||Re: Origins of two names in my family tree
||Jim Young (guest, 184.108.40.206)
||September 2, 2006 at 3:35:10 AM
||Origins of two names in my family tree by Barbara Reaugh
I have to start by stating that, for a variety of reasons, I think it unlikely that either of these two ladies was Jewish. Margaret Lenthall, born England, c.1640, when the number of Jews in England was, officially, zero. Her surname comes from Leinthall in Herefordshire. The surname is on record in England, as Lentale, in 1369.
Elizabeth Frum, born Virginia 1796, has a Jewish sounding name, but it might as easily be an American spelling of a German name. A lot of "Pennsylvania Dutch" names are Americanised in this way, I believe. Pre-revolutionary German settlers tend to have their names changed, e.g., Eisenhower for Eisenhauer. So why not Frum for a German (and Christian) Fromm? Anyway few European Jews had hereditary surnames in the 18th century. If they needed a second name it would usually be the father's name, e.g., Moses Jacob. Frum/Fromm is descriptive, and means "pious".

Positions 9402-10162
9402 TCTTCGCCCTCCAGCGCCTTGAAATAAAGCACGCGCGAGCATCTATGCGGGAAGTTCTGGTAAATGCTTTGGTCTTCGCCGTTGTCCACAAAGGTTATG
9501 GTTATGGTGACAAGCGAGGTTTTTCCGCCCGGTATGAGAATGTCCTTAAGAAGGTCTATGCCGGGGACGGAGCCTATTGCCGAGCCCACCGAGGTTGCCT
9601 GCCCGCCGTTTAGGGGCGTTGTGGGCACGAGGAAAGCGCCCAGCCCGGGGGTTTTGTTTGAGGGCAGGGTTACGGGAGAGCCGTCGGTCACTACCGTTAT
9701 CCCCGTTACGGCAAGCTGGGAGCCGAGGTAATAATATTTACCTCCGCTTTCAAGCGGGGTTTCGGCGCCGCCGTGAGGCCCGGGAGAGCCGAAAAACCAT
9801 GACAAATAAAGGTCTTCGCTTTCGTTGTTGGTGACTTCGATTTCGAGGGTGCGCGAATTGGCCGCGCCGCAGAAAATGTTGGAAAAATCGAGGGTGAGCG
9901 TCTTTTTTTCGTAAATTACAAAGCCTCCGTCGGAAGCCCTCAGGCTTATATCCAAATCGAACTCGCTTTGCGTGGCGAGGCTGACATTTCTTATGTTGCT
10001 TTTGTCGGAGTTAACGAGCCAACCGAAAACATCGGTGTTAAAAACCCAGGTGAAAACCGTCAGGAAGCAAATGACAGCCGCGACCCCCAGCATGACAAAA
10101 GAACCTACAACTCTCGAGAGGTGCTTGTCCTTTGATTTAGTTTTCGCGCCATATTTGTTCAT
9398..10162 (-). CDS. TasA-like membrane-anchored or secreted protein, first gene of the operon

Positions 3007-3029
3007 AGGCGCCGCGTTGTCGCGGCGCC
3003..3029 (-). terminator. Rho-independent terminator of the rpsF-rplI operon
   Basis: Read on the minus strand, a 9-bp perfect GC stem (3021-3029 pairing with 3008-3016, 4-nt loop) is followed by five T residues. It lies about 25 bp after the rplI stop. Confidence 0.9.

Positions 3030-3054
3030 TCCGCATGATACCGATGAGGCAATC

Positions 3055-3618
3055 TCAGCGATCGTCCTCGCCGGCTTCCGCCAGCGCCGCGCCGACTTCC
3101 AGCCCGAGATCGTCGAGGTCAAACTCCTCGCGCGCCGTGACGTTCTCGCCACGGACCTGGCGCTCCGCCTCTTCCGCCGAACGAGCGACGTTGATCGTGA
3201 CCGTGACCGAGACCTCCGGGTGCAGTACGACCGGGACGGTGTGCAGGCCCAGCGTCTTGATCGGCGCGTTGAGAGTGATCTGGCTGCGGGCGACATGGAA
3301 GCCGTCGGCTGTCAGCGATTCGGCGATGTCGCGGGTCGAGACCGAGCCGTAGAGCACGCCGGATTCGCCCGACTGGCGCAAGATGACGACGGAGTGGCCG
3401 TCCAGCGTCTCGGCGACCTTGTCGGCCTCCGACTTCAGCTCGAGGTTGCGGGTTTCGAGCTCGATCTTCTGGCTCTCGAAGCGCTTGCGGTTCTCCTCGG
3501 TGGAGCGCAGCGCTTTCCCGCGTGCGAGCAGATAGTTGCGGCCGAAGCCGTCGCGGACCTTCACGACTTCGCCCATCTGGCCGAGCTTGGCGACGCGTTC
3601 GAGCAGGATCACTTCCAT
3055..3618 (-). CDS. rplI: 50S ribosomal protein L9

The people of the Channel Isles are traditionally Protestant rather than Catholic, by the way. And I suspect that Samuel Hall might have been expelled merely for marrying a non-Quaker, but that's just a guess.
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